Reply: Mechanical Micronization of Lipoaspirates

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We appreciate the letter from Bertheuil and colleagues regarding our article, “Mechanical Micronization of Lipoaspirates: Squeeze and Emulsification Techniques.”1 They raised two points: (1) the function of isolated cells from mechanical processing and (2) isolated cells included in the fluid portion of the product. We hereby respond to these issues below.
First, Bertheuil et al. pointed out that we did not determine whether the adipose-derived stem/stromal cells obtained from the squeezed fat or emulsified fat meet classic criteria of adipose-derived stem/stromal cells, such as colony-forming ability, multilineage differentiation capacity, and the presence of mesenchymal markers (CD105, CD73, and CD90).2 Although we did not show the detailed data of the function of cultured cells because of the limitation of figure numbers and text volume, we confirmed the function of adipose-derived stem/stromal cells as we did in many previous publications. In general, cultured adipose-derived stem/stromal cells did not show large differences in function among a variety of methods for harvest, isolation, and storage. According to our examination, CD90 is generally positive in any type of mesenchymal lineage cell, and CD73 and CD105 are also known to be relatively positive in cultured adipose-derived stem/stromal cells as we have shown previously.2,3 Thus, we do not think that these three surface antigens are definitive markers of adipose-derived stem/stromal cells.
Regarding the second comment that stromal vascular fraction after emulsification of the fat (fluid fraction) contained functional adipose-derived stem/stromal cells that fulfilled all the above criteria,4 it is true that the fluid fraction contained isolated adipose-derived stem/stromal cells; unfortunately, the quantity of isolated adipose-derived stem/stromal cells has been very small in all types of mechanical isolation so far. Actually, it was first published by us in 2006 that even the fluid portion of liposuction aspirates contain stromal vascular fraction, including adipose-derived stem/stromal cells.3 Based on our study for emulsification and squeeze, it should be emphasized that these mechanical methods are not as efficient for stromal vascular fraction isolation as enzymatic digestion at all. We could not perform flow cytometric analysis of isolated cells in the fluid portion without cell culture expansion in this study, because the cell number was too small. Instead, some fluid obtained from mechanical processing has numerous microtissue fractions containing adipose-derived stem/stromal cells (but not isolated adipose-derived stem/stromal cells). Thus, it is not appropriate to refer to them as “stromal vascular fraction,” as we proved that filtrated fluid of emulsified fat was filled with extracellular matrix fragments by scanning electron microscopy.1 According to the article by Bertheuil et al.,4 the liquid portion of emulsified fat provided only one-seventh to one-twelfth viable nucleated cells from 1 g of lipoaspirate compared with enzymatically digested stromal vascular fraction. After cell culture, adipose-derived stem/stromal cells can grow also from microtissue fragments that are seeded as well.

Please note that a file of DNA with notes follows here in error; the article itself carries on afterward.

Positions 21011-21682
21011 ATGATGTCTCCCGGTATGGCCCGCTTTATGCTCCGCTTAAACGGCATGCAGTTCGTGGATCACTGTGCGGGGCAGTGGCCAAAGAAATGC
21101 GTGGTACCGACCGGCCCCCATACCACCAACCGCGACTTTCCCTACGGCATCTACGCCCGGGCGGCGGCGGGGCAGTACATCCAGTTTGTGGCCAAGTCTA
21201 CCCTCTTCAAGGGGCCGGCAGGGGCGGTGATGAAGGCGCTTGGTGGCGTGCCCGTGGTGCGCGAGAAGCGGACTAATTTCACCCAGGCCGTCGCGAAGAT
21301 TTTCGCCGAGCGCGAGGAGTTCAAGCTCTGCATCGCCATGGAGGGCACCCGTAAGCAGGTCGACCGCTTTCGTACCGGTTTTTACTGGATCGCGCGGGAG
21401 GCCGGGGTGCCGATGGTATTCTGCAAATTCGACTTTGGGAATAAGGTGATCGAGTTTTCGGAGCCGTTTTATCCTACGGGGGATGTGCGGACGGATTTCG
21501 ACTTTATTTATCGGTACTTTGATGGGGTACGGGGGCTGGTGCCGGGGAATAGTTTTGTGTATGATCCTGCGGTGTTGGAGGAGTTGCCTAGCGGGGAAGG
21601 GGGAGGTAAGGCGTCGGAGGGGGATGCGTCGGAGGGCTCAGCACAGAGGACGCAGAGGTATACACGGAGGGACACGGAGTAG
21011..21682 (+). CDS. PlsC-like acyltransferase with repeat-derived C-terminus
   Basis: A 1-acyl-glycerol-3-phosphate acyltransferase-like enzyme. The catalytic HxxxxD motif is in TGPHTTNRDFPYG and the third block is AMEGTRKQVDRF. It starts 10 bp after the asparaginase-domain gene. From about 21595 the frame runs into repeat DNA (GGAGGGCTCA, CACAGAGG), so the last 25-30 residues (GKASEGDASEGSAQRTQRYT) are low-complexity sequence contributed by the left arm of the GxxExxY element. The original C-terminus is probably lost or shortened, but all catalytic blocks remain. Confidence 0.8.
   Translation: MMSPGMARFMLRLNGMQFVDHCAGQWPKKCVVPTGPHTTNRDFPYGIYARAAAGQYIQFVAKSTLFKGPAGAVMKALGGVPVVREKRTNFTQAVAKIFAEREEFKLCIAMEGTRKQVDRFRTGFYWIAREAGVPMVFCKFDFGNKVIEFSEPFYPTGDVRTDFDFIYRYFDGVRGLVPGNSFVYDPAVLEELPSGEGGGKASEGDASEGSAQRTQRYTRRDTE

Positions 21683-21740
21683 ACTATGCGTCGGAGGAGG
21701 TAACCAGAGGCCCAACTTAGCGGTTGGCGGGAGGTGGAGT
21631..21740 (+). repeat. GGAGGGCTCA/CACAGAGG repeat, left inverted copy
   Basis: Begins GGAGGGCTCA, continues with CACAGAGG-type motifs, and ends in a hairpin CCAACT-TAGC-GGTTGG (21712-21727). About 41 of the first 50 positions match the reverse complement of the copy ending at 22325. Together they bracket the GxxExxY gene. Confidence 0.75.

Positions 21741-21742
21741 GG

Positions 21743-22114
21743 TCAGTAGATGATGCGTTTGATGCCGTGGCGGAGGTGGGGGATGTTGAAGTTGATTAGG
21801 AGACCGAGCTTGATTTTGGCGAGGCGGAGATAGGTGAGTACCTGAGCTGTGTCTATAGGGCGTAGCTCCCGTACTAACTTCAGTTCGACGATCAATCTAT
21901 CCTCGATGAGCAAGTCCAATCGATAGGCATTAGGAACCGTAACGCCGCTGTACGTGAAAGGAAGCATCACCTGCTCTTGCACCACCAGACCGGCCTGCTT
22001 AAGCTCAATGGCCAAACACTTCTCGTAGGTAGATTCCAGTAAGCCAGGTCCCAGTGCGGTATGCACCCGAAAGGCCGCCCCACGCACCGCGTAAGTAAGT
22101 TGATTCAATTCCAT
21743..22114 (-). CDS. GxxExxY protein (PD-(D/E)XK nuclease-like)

In conclusion, fluid products obtained from mechanical processing of lipoaspirates may be used therapeutically, but we need to understand what and how many cells or tissue fragments are really contained in the final product before use, and the clinical value of fluid products remains unknown. Depending on mechanical processing methods, most of the adipose-derived stem/stromal cells remain in the macrotissues, which can be easily removed from the fluid products by filtration. It will be of great interest to see further optimization of mechanical processing protocols in the future. We need to investigate biological components of each product and carefully evaluate their therapeutic effects in animals and human.
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